A significant part of the wealth from which the rich derive their incomes is unearned: It is either inherited or is obtained through graft and corruption, or has been built up on the basis of tax avoidance. The rich have found many ways to dodge the tax man. Some of their income comes from agriculture which, by law, cannot be taxed. Over the years, the tax code has been punctured with holes which the rich use to not pay their share to the state. In more progressive economic systems, the tax system is the main vehicle the governments have of introducing some income and wealth equality into the society. In the case of Pakistan the opposite is the case: The burden falls on the not-so-rich.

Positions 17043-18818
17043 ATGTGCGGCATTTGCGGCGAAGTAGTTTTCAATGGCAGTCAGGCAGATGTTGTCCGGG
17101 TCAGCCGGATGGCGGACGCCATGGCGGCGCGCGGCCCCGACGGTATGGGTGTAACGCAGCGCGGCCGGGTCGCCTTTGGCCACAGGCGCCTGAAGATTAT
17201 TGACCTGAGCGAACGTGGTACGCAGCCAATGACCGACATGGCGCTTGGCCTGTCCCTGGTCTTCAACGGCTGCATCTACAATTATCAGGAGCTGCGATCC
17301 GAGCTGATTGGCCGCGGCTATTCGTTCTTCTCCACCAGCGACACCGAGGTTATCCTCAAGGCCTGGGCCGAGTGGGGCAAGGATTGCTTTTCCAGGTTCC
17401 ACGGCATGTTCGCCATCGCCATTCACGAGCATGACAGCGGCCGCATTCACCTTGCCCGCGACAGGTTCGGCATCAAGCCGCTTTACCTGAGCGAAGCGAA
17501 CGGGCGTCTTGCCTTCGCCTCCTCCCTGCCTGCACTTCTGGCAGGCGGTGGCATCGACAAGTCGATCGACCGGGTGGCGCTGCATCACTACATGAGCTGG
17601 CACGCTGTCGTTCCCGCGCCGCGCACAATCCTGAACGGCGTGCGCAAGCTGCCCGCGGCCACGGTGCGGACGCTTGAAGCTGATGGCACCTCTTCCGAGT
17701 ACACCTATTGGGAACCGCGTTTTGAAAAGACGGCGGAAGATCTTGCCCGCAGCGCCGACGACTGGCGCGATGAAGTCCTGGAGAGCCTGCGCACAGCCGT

It is clear that for the ruling establishment to avoid the kind of upheaval that has struck the streets of the Middle East, ways will have to be found to cater to those the economic system is not serving well. The best way is to devise a tax structure that introduces some equality into a system that is highly unequal.

The writer is former vice-president of the World Bank and former finance minister of Pakistan

Note: The viewpoint expressed in this article is solely that of the writer / news outlet. "FATA Awareness Initiative" Team may not agree with the opinion presented.